Things never get boring in the world of tax. Tax preparers, tax practitioners and taxpayers may all have been hoping for a quiet 2014 after the tumult of 2013, but regulators and legislators weren’t complying. Here are our editors’ picks for the most important stories of the year.

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January 2, 2015 in Tax | Permalink | Comments (0)

The IRS Scandal, Day 603

IRS Logo 2Washington Post, The Year in Review 2014, by Dave Barry:

[I]t was a miserable 12 months. In case you have forgotten why, let’s take one last look back, starting with …

U.S. Secretary of Health and Human Services Kathleen Sebelius, who oversaw the rollout of Obamacare, resigns from the Cabinet to take a position overseeing e-mail storage for the Internal Revenue Service. ...

In Washington scandal news, the Internal Revenue Service, responding to a subpoena, tells congressional investigators that it cannot produce 28 months of Lois Lerner’s e-mails because the hard drive they were stored on failed, and the hard drive was thrown away, and the backup tapes were erased, and no printed copies were saved — contrary to the IRS’s own record-keeping policy, which was eaten by the IRS’s dog. “It was just one crazy thing after another,” states the IRS, “and it got us to thinking: All these years we’ve been subjecting taxpayers to everything short of rectal probes if they can’t produce EVERY SINGLE DOCUMENT WE WANT, and here we lose YEARS’ worth of official records! So from now on, if taxpayers tell us they lost something, or just plain forgot to make a tax payment, we’ll be like, ‘Hey, whatever! Stuff happens!’ Because who are we to judge?”

But all kidding aside, you can bet that before this thing is over there will be a strongly worded report.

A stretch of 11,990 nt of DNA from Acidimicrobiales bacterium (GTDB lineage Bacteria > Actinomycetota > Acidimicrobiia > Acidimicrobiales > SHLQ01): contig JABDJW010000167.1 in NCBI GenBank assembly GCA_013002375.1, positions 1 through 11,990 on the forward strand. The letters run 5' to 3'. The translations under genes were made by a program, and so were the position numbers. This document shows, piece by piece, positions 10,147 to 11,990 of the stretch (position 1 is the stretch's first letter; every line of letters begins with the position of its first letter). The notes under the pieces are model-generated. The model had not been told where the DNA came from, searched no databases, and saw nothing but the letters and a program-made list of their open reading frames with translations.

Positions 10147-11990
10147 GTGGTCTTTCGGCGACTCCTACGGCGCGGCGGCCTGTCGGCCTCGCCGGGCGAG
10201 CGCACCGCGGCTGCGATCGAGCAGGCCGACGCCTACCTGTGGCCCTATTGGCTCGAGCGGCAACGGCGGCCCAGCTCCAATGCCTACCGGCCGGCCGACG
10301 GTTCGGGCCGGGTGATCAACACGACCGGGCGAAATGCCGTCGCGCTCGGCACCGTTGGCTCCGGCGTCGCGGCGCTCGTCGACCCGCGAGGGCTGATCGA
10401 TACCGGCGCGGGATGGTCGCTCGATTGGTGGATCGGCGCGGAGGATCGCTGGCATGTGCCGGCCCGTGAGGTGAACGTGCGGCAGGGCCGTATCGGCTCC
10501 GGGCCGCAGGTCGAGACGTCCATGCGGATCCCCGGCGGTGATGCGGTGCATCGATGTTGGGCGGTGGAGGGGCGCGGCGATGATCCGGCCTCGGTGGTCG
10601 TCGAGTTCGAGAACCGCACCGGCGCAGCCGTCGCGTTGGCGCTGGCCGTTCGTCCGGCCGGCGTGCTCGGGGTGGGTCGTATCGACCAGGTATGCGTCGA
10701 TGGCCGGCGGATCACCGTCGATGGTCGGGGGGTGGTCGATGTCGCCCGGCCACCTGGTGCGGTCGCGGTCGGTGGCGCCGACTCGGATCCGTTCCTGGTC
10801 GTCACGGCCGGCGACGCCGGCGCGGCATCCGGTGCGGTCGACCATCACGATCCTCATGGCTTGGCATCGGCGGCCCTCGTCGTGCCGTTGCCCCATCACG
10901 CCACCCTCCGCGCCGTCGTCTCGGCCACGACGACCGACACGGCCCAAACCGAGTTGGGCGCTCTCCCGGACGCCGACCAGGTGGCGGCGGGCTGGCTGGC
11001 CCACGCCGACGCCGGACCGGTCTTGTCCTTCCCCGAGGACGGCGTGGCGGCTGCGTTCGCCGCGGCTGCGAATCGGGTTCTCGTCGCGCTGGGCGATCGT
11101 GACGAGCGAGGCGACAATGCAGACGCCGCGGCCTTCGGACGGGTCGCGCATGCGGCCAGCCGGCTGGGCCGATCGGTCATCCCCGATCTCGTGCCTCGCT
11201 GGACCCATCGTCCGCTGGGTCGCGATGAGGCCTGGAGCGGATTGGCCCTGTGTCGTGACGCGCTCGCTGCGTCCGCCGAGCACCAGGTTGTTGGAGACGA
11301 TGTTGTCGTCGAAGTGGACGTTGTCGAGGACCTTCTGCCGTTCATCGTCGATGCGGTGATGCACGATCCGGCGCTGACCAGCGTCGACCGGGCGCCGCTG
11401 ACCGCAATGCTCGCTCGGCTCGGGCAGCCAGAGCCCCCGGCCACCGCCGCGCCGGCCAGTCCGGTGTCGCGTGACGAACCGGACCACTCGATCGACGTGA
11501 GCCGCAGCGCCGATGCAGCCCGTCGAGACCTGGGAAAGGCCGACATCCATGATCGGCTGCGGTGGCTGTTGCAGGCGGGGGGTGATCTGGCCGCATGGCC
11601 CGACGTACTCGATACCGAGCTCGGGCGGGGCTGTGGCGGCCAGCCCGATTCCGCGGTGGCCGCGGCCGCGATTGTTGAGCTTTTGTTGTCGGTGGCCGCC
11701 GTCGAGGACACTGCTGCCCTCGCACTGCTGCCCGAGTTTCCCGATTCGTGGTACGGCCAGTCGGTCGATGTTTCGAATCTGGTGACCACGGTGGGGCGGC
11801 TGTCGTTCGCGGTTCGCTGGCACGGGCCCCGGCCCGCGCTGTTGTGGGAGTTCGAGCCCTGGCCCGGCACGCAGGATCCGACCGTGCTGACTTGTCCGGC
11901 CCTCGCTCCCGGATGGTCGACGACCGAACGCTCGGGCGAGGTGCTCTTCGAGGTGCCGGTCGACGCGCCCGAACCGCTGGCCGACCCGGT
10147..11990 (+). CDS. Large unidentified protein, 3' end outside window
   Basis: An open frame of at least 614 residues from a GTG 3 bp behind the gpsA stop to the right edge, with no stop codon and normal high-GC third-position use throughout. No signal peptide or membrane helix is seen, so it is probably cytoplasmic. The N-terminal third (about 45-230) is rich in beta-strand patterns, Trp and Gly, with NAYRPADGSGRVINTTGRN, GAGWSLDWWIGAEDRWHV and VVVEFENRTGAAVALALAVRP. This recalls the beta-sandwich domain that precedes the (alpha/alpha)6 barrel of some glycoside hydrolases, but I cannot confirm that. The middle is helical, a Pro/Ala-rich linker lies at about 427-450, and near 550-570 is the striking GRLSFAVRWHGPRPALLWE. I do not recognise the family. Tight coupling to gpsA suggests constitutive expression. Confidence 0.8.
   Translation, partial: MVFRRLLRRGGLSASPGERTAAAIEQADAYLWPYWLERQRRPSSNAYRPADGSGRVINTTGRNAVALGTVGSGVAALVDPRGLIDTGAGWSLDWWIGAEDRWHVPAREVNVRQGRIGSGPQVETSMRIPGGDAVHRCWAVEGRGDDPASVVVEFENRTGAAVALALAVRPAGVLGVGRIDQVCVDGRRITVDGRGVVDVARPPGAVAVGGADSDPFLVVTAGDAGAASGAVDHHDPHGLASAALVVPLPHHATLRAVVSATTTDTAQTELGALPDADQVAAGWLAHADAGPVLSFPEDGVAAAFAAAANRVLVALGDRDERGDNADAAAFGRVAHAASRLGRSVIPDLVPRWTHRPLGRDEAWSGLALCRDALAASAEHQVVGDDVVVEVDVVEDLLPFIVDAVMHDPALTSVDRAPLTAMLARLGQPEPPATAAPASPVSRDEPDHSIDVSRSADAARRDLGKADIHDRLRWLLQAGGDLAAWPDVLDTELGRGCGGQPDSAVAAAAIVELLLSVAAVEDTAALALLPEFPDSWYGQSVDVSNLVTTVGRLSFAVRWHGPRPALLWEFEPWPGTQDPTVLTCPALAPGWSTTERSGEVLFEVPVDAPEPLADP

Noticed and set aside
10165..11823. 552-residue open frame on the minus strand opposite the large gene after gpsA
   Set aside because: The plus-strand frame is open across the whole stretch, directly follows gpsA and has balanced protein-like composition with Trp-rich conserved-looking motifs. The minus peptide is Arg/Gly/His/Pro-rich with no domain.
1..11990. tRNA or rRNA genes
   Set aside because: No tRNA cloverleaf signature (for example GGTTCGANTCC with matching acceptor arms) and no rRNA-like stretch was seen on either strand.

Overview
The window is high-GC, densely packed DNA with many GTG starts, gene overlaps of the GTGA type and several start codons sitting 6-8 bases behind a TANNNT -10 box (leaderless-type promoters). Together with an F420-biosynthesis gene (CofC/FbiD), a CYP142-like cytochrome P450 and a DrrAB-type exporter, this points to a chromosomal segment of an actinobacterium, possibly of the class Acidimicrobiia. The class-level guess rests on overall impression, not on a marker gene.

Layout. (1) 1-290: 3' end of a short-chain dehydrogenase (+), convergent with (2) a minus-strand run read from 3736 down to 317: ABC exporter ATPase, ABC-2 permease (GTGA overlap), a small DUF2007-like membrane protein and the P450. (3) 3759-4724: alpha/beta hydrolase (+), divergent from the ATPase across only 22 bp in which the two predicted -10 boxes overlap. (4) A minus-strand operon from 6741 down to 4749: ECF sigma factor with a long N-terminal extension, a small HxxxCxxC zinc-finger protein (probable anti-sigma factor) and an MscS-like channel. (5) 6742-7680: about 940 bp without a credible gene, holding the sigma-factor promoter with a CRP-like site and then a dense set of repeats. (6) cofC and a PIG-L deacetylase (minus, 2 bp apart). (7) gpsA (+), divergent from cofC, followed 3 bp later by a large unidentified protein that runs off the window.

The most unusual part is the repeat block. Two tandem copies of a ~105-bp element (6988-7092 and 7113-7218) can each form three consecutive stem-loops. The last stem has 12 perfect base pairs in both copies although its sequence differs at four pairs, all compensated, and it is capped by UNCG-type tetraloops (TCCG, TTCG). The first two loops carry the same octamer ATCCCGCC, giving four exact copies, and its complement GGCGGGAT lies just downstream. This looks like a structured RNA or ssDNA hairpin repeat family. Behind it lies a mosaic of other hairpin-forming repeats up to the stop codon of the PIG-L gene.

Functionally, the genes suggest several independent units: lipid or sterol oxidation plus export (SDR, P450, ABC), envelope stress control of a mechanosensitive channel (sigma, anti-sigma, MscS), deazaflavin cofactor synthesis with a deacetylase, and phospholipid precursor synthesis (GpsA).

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January 2, 2015 in IRS News, IRS Scandal, Tax | Permalink | Comments (0)

Thursday, January 1, 2015

The 10 Most Popular TaxProf Blog Posts Of 2014

  1. Top 10 (2014)Median LSAT Scores for the 2015 U.S. News Law School Rankings (Mar. 5, 2014) (158,325 page views)
  2. Details Emerge in Murder of Dan Markel (Aug 31, 2014) (150,744 page views)
  3. Ten Life Lessons From Navy SEAL Training (May 26, 2014) (71,258 page views)
  4. Farewell, My Friend (Apr. 6, 2014) (70,757 page views)
  5. The Most Overrated and Underrated Law Schools (Mar. 13, 2014) (55,853 page views)
  6. Law School Rankings by Graduates in BigLaw Jobs (Feb. 24, 2014) (49,396 page views)
  7. What College Presidents Do While Students Are Away on Winter Break (Jan. 5, 2014) (46,312 page views)
  8. NY Times:  Two Monitors Are Not Better Than One (Mar. 24, 2014) (40,192 page views)
  9. House Releases Report on Lois Lerner's Role in the IRS Scandal (Mar. 11, 2014) (36,875 page views)
  10. 2015 U.S. News Peer Reputation Rankings (v. Overall Rankings) (Mar. 11, 2014) (36,819 page views)

January 1, 2015 in Legal Education, Tax | Permalink | Comments (0)

The Top 10 Tax Cases (And Rulings) Of 2014

Top 10 (2014)Forbes:  The Top Ten Tax Cases (And Rulings) Of 2014, by Anthony J. Nitti (WithumSmith & Brown, Aspen, CO):

  1. Obamacare Endures Additional Attacks (Halbig v. Burwell, 758 F.3d 390 (D.C. Cir. 2014)/King v. Burwell, 759 F.3d 358 (4th Cir. 2014))
  2. Loving And Ridgely Take On The IRS (Loving v. IRS, 742 F.3d 1013 (D.C. Cir. 2014)/Ridgely v. Lew, 2014 U.S. Dist. LEXIS 96447 (D. D.C. 2014))
  3. Aragona Trust Changes The Way We Look At Real Estate Professionals (Aragona Trust v. Commissioner, 142 T.C. 9 (2014))
  4. IRS Rules on Self-Employment Income Of LLC Members (CCA 201436049)
  5. Is The Sale Of A Right To Buy Land Ordinary Income Or Capital Gain? (Long v. Commissioner (11th Cir. 2014), rev'g T.C. Memo. 2013-233)
  6. The IRS (Finally) Figures Out The Real Estate Professional Rules (CCA 201427016)
  7. Buy A Building, Get An Immediate Deduction? (ABC Beverage Corp. v. United States, 113 AFTR 2d 2014-2536 (6th Cir. 2014))
  8. A Big Break For Home Builders (Shea v. Commissioner, 142 T.C. 3 (2014))
  9. Tax Court Further Muddies The 'Dealer Versus Investor' Issue (Allen v. US, 113 AFTR 2d 2014-2262 (DC CA 2014))
  10. IRA and Qualified Plan Rollovers Are More Treacherous Than You Realize (Bobrow v. Commissioner, T.C. Memo. 2014-21)

January 1, 2015 in New Cases, Tax | Permalink | Comments (0)

The Top 12 Legal Education Stories Of 2014

The IRS Scandal, Day 602

IRS Logo 2Breitbart:  True The Vote Appeals Dismissal of Lawsuit Against IRS: